I don't know what your source of information, but I was basing my assessments of the schools on both experience AND rankings. And, yes, my information is "accurate."
USC may have a solid business program, but the school is not ranked anywhere near UGA in business (with the exception of international business) and in many other fields.
Regarding St. Mary's (not Mt. St. Mary's....that is another school in Emmittsburg, MD). The school is using "honors" very loosely. Go to their admissions website, and you will see that their credentials are not as stringent as those at UMD-College Park.
College of Charleston--I fully admitted that I did not know much about the place.
VT--look at the rankings, VT is not nearly as strong in the biological science. And do you know of a humanities that is ranked in the top 50. VT's overall ranking lags too.
I know rankings are quite flawed, but they do provide general direction. Maybe you should check some more "accurate" sources.
Thanks to both of you for replying and offering your thoughts. My s and I have both read yours and warblersrule great information on the marine sciences and know that he will need to go on to grad school. He probably will no matter which route he takes, landscape arch, art or science. That is another reason why we are trying to get him to keep his undergrad degree costs down. He really is "torn" as he says about which direction to take,but it is to be expected for one so young. He is trying to get a part time job/volunteer at a landscape architect's office here in town so he can see what he thinks. Anyway, thanks again for helping and if anyone else has any advice, share away!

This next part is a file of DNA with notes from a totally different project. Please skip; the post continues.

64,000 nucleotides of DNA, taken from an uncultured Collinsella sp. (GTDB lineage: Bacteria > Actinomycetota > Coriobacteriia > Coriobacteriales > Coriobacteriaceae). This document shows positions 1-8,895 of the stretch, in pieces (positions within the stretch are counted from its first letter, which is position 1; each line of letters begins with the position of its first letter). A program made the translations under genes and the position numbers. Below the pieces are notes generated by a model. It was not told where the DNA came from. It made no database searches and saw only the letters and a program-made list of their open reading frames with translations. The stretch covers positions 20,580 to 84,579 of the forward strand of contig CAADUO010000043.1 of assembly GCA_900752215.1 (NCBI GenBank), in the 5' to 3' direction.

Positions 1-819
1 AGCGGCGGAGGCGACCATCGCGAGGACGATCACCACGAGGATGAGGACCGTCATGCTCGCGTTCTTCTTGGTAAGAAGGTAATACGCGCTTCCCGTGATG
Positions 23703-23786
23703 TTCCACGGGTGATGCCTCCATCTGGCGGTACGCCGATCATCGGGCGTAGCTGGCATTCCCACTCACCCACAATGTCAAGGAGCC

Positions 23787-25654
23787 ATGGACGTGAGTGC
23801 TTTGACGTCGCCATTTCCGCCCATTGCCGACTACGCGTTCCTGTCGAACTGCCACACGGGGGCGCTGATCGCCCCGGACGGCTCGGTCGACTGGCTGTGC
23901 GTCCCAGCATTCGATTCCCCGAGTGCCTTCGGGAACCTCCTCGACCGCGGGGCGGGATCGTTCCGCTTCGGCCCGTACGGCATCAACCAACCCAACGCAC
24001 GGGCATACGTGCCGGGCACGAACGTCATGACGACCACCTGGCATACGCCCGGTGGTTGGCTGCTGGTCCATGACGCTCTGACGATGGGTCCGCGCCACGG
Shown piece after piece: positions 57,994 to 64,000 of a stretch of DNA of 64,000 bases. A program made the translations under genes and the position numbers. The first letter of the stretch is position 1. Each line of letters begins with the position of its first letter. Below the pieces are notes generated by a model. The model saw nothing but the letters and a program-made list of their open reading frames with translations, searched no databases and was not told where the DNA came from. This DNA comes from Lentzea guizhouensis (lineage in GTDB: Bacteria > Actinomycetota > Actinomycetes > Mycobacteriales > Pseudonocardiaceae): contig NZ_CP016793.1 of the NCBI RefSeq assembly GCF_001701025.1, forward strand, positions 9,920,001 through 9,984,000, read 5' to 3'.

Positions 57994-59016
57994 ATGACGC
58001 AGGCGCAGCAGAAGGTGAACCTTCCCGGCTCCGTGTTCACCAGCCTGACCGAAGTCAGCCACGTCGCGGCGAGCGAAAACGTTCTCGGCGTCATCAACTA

Katdawg, come down from your pedestal. Also, following the "garden path" of rankings really leads to nowhere as far getting an accurate appreciation of a college's assets, in my opinion. Finally, with the exception of St. Mary's of Maryland, I've been on every campus that I noted in my post. I am familiar with the Delmarva peninsula, where MSM is situated.